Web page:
FCoE standard approved in record time: Cisco

Still obviously irked by assertions the FCoE standards and market are not fully baked, Cisco forwarded an FCoE fact sheet today in a snippy e-mail from a PR agent, claiming a "record time" for standards approval last week by the T11 working group of INCITS/ANSI.

Cisco claims much credit for pushing the standard through, according to the e-mail:

Through chairmanship of the working group within T11, and through multiple technical submissions, Cisco significantly contributed to the definition and speedy approval of the FCoE standard. Contrary to some negative predictions, the FCoE standard moved through the process very quickly and was approved in record time.  Also contrary to some expectations, IT organizations are very interested in the new technology and are testing and adopting it.

In the fact sheet, Cisco says 34% of the 558 customers it has for the Nexus 5000 switch purchased the product with FCoE "enabled" (That's less than 200, for you and me). The Cisco-authored fact sheet also provided a breakdown of costs savings with 10GE FCoE unified I/O and fabric vs. traditional I/O of 1GE, 4Gb FC End-of-Row, for connection of 1,000 rack servers: 32% in capital costs, 51% in power and cooling, and 68% fewer cables.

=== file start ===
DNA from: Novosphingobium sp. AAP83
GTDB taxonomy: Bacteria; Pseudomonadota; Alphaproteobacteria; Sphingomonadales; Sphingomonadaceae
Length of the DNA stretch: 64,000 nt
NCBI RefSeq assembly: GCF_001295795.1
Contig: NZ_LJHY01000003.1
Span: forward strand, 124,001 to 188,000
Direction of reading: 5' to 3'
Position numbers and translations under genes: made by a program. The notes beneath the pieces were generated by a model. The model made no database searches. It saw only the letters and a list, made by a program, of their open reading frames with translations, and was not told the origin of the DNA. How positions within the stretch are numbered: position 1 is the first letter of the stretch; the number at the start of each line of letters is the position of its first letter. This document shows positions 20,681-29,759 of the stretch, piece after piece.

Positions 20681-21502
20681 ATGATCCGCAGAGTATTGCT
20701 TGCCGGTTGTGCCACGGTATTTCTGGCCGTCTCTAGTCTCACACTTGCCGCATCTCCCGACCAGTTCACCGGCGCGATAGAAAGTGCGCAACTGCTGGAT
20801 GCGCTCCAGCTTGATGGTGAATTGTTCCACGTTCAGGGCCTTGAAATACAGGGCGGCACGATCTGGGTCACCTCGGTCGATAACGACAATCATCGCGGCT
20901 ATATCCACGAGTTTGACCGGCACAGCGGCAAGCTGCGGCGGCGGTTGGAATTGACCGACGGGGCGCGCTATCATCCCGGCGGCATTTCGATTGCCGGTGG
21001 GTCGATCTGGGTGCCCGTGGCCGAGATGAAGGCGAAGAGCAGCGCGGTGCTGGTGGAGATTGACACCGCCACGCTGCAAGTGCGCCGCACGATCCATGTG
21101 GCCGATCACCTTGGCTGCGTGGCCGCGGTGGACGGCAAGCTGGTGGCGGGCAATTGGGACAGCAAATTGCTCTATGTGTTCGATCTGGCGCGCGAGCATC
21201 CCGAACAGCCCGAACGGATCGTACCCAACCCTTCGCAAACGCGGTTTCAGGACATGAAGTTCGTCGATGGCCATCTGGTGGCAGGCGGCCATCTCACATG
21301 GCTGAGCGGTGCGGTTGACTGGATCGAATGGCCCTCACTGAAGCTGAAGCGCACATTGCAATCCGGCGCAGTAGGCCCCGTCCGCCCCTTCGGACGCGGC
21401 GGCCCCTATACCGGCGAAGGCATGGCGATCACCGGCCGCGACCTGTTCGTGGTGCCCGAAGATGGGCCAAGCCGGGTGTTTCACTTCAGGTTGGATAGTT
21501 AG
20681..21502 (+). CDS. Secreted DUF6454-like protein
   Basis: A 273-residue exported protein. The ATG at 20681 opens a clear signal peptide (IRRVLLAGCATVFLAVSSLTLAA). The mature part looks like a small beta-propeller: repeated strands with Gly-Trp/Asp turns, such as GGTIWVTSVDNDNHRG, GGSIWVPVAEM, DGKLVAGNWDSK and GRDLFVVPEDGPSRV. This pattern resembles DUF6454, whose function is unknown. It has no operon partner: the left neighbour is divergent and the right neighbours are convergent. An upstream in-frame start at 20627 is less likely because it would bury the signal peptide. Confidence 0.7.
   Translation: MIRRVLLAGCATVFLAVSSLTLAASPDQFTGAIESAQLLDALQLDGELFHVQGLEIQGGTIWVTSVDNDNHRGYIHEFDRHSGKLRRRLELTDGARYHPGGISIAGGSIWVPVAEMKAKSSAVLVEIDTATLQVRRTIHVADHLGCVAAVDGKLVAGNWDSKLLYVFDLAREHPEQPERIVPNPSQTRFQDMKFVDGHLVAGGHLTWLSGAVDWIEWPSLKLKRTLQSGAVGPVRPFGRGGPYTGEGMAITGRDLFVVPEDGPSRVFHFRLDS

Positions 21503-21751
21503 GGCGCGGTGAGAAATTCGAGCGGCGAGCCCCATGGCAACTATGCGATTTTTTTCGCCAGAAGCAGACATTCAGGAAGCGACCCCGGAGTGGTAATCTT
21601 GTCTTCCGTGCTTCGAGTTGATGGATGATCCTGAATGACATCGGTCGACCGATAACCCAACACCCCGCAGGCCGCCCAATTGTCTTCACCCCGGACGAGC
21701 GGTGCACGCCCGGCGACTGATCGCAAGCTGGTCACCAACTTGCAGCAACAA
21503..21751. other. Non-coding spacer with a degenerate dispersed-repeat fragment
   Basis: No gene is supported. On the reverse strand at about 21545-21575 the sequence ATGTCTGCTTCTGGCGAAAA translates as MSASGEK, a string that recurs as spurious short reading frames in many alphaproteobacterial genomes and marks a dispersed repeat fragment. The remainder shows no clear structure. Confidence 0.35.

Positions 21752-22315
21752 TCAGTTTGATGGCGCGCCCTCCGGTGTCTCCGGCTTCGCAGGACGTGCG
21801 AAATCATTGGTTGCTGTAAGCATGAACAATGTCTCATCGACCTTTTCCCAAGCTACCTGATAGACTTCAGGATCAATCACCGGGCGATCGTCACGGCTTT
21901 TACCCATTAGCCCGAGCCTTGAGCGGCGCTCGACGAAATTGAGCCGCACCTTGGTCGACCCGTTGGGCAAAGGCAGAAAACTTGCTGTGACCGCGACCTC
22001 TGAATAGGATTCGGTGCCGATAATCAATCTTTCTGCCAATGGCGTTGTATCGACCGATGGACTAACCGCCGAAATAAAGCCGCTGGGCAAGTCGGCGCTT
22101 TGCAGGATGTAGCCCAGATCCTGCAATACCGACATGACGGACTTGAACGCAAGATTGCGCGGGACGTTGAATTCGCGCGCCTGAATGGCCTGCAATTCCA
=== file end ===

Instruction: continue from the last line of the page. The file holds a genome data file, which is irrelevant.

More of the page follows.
All good. But again, a pretty important standard for FCoE that's not quite ready yet is the Converged Enhanced Ethernet work, aka IEEE Data Center Bridging. Since it is FibreChannel over Ethernet, some might want to wait until the IEEE 802.1 working group says it's done with its work. Last we heard, that wasn't going to be until March 2010. 

But here's what Dell'Oro Group had to say about the current standards and market for FCoE in its 1Q 09 SAN report:

For FCoE to be deployed, the networking infrastructure should have CEE or Cisco's DCE (Data Center Ethernet, which Dell'Oro describes in parentheses as Cisco's "proprietary" version of CEE). During the quarter, the Nexus 5000 remained the only product running FCoE as it continued to ramp, but FCoE port shipments were less than 10% of Cisco's fixed 10 Gbps Ethernet port shipments (FCoE approximated 5K port shipments).

Dell'Oro stated that it estimates users will deploy FCoE and CEE/DCE technologies on widespread basis during 2010 and 2011, much like we found at Interop.

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